Cambridge Rindge and Latin School
Infectious Disease and Microbiome Program
The human gut microbiome is a remarkable indicator for human health: having a diverse pool of gut bacteria is positively correlated with overall health. An open question is how international travel affects the genetic diversity of the human gut microbiome. This question is especially important due to the advent of antimicrobial resistant (AMR) bacteria, as tracing whether or not travelers acquire these bacteria or not can have long-term implications for global health. Josue computationally analyzed genetic data about the gut microbiomes of recent travelers that was collected using a technique called metagenomic shotgun sequencing in order to look for patterns in the data. Specifically, Josue was interested in knowing: What kinds of bacteria did travelers acquire abroad? How long did it take to acquire these bacteria, and were they able to persist upon the traveler’s return to their country of origin? And are there any secrets hidden in the data that powerful statistical techniques such as principle coordinate analysis can tease out?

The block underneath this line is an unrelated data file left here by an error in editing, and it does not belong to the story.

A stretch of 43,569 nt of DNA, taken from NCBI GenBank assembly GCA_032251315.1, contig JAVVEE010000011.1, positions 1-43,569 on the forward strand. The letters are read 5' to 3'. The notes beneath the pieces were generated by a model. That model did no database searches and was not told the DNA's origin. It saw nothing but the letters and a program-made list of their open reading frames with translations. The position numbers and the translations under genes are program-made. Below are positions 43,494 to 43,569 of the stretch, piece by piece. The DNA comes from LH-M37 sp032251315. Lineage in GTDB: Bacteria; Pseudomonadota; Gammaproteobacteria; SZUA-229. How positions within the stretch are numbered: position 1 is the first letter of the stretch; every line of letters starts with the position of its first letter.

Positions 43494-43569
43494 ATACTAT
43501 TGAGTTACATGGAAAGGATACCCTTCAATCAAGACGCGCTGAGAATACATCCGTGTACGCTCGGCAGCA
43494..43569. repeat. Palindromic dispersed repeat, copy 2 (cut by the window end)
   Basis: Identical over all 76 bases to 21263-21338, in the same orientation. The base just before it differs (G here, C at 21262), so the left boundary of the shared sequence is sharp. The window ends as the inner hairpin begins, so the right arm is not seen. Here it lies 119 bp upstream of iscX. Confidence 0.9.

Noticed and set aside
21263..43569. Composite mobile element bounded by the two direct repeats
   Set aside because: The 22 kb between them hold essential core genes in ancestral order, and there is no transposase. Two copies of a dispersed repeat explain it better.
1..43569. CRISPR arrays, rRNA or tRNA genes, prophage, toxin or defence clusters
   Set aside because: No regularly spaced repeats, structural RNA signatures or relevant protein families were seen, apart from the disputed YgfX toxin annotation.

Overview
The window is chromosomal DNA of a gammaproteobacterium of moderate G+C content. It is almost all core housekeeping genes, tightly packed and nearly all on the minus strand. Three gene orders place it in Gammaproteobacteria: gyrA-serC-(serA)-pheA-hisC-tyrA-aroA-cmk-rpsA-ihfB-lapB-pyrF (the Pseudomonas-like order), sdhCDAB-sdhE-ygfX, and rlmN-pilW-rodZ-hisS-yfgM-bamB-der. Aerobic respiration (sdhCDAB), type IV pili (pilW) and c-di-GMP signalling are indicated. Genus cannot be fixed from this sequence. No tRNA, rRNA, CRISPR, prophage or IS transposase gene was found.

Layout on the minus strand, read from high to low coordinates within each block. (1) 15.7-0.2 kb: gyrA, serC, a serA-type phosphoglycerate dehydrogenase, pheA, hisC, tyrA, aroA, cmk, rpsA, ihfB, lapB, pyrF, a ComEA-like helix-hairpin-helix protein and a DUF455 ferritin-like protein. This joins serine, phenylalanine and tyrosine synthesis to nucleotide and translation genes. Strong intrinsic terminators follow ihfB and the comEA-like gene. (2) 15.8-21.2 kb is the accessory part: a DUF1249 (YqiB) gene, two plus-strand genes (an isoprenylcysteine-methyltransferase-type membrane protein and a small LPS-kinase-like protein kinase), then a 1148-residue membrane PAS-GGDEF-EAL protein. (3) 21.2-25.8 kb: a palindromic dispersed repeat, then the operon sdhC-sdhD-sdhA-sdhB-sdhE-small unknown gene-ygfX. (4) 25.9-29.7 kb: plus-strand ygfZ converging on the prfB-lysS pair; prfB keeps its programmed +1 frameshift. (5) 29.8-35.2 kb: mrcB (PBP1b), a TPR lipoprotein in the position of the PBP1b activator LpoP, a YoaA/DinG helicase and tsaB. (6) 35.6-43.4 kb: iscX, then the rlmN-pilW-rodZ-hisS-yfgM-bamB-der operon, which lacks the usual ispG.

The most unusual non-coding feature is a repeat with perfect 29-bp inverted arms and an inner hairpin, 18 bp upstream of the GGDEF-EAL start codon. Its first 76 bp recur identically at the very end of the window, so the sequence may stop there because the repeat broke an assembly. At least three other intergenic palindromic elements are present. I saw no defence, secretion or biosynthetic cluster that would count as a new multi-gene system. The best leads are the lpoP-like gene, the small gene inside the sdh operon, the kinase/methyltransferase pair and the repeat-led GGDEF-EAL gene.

From a young age, Josue enjoyed reading about science online: “I liked to see images of the stars and planets, because science said things about space that, for me, were more incredible than fiction.” Josue decided to apply to BSSP to translate his interest in science and scientific programming to real-world problems. “For me, being at the Broad has definitely made clear that after college, I can do something science-related.”